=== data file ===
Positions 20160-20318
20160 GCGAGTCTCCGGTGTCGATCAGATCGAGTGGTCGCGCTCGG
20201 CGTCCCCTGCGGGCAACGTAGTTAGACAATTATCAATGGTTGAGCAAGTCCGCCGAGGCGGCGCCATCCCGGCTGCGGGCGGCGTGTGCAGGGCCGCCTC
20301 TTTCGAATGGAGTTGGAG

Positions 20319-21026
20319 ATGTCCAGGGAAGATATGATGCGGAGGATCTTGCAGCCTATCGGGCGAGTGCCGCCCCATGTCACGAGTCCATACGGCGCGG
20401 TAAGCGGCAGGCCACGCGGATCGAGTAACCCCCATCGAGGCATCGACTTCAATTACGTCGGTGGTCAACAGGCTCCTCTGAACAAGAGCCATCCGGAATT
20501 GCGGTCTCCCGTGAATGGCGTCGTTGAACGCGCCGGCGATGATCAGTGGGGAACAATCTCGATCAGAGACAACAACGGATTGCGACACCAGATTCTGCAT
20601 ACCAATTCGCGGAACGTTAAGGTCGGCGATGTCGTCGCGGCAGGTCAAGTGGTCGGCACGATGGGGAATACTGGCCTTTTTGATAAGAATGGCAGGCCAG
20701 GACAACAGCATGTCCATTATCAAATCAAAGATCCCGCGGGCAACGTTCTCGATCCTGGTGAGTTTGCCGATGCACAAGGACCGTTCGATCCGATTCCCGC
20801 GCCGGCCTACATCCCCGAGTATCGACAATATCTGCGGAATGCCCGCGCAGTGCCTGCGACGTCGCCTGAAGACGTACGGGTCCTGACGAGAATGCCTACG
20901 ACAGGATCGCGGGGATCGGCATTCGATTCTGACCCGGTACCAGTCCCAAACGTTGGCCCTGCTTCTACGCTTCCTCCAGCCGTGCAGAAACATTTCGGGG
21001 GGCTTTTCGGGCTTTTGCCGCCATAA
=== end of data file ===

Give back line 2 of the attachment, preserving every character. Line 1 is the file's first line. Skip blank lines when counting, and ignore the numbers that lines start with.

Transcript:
20160 GCGAGTCTCCGGTGTCGATCAGATCGAGTGGTCGCGCTCGG